Forming the Future

Read our blog for information on sustainable resource systems, resilient electrical systems, energy masterplans and more.

Advanced metering infrastructure valuable to dynamic electrical grid

Advanced metering infrastructure (AMI) represents a shift from traditional utility metering to a sophisticated system that uses smart meters, communication networks and data management to enhance the management of energy resources. With the development of residential, small commercial and community solar installations; the deployment of electric vehicle charging stations at homes, businesses and public spaces; and the increasing popularity of battery energy storage solutions, AMI will be even more important to help manage the next-generation energy grid that is no longer a delivery-only system.

AMI is a comprehensive system used to gather and transmit energy production and consumption information between utility customers and service providers. Unlike manually read utility meters, AMI meters automatically collect and transmit data at frequent intervals, often every 15 minutes or more frequently, if necessary. This data will become increasingly more valuable as utility system managers account for the ever-increasing variety of production and consumption now available.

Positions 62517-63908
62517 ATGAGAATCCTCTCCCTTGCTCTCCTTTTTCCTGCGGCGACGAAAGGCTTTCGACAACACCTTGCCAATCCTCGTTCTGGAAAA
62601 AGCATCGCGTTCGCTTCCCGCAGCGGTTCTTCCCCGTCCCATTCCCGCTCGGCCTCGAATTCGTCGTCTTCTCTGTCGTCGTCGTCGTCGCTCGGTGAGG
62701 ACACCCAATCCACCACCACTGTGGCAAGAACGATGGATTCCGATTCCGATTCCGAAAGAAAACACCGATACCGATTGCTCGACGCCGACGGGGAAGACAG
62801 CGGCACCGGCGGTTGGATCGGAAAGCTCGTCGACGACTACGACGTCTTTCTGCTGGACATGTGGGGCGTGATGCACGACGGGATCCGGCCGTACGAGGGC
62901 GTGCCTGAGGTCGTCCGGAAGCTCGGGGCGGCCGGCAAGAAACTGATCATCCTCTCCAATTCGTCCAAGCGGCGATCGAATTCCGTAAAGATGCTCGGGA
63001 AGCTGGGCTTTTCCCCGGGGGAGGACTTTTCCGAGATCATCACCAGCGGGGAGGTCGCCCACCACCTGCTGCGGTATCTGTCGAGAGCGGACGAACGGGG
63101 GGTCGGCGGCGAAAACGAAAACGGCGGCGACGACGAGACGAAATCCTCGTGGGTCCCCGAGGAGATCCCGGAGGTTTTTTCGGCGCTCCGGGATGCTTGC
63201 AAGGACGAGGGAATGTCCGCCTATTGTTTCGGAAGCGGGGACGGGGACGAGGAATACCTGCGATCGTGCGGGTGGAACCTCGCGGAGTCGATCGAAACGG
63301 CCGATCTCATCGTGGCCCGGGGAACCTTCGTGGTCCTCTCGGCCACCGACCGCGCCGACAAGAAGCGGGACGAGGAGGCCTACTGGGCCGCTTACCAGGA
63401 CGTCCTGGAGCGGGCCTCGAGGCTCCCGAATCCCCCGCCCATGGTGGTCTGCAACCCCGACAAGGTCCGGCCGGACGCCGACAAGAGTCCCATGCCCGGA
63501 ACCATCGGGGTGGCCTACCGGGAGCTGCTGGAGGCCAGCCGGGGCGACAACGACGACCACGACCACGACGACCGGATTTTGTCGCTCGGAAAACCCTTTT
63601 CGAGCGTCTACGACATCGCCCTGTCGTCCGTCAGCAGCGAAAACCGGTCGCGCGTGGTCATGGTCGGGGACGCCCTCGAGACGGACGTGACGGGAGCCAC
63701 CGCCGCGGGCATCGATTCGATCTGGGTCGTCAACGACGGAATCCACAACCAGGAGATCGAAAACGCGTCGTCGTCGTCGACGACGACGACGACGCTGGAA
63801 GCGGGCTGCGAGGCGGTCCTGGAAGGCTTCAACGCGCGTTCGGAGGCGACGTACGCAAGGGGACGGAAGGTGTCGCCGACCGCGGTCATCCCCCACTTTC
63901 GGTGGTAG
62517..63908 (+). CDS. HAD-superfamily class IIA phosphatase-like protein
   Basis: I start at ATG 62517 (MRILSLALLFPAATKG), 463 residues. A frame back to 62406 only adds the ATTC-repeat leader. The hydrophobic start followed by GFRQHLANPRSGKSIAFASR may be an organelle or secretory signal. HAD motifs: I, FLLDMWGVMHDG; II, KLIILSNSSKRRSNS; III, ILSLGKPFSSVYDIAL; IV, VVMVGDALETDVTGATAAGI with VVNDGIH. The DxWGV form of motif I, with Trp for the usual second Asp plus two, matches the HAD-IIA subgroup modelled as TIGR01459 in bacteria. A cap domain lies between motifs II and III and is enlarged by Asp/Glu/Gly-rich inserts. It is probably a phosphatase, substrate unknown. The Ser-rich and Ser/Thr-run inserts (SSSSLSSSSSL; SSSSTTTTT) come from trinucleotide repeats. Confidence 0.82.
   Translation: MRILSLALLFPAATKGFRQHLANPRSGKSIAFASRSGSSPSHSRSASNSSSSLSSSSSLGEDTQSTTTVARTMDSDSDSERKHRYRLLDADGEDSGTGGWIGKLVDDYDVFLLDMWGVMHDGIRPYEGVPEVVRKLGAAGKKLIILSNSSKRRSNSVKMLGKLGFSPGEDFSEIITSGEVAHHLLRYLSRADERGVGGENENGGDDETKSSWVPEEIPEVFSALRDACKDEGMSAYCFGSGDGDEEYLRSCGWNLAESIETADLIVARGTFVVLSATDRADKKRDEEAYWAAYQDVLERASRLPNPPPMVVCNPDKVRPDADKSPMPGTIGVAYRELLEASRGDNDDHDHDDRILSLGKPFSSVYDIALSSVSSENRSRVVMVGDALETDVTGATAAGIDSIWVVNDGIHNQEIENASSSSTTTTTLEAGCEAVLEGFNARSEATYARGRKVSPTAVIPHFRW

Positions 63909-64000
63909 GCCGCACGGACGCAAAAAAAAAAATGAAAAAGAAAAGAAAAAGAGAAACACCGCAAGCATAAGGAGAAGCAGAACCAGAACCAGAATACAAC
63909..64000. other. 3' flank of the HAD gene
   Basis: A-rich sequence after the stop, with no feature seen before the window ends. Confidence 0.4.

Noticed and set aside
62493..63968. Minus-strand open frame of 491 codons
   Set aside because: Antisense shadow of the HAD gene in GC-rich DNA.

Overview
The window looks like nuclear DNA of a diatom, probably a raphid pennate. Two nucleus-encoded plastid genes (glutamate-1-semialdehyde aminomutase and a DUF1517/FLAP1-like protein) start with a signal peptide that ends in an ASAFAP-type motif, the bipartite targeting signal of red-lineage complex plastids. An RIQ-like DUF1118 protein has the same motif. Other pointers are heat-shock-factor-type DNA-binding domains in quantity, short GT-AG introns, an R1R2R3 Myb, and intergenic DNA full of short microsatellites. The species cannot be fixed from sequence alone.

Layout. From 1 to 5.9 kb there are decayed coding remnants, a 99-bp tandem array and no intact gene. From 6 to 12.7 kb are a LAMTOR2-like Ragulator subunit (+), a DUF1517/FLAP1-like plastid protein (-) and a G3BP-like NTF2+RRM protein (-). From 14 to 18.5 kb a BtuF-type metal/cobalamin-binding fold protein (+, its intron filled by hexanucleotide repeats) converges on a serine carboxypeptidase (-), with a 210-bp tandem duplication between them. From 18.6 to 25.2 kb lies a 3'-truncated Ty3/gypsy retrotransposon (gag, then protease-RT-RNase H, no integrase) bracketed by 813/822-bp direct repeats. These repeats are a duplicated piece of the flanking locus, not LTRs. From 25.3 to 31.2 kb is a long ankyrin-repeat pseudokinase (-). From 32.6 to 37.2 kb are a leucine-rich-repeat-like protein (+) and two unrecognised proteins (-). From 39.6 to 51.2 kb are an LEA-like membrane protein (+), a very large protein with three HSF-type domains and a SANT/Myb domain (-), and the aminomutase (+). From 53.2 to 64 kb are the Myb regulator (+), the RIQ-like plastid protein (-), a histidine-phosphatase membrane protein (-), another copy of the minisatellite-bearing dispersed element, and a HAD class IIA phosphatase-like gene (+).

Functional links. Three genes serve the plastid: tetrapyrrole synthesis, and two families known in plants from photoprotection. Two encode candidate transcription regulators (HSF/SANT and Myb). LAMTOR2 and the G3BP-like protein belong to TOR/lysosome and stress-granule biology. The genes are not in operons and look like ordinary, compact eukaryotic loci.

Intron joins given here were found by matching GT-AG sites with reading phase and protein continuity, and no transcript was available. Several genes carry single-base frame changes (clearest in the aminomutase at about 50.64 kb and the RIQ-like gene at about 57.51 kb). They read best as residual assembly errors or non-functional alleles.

A light pole with a data collection device at the top. The light pole is between two parking lots, with a small commercial building and an alley in the background.
An advanced metering infrastructure component is mounted on a light pole.

Customers also have access to real-time data regarding energy consumption or production. By providing more transparent data, management decisions can be refined to promote energy conservation and efficiency, leading to lower utility bills. This data can also be used to more quickly identify service disruptions and outages, minimizing customer inconvenience. This resolution also provides better utility location data to pinpoint trouble spots and reduce customer downtime.

Utilities with AMI technology can adopt dynamic demand pricing to better match the supply and demand of the electrical grid. This pricing model provides incentives for customers to better manage their energy usage and incentivizes energy conservation during peak demand and higher prices, versus lower demand and off-peak pricing. With the continued influx of weather-dependent, renewable electricity-generating resources, the utility customers and providers can benefit by the data given through AMI technology.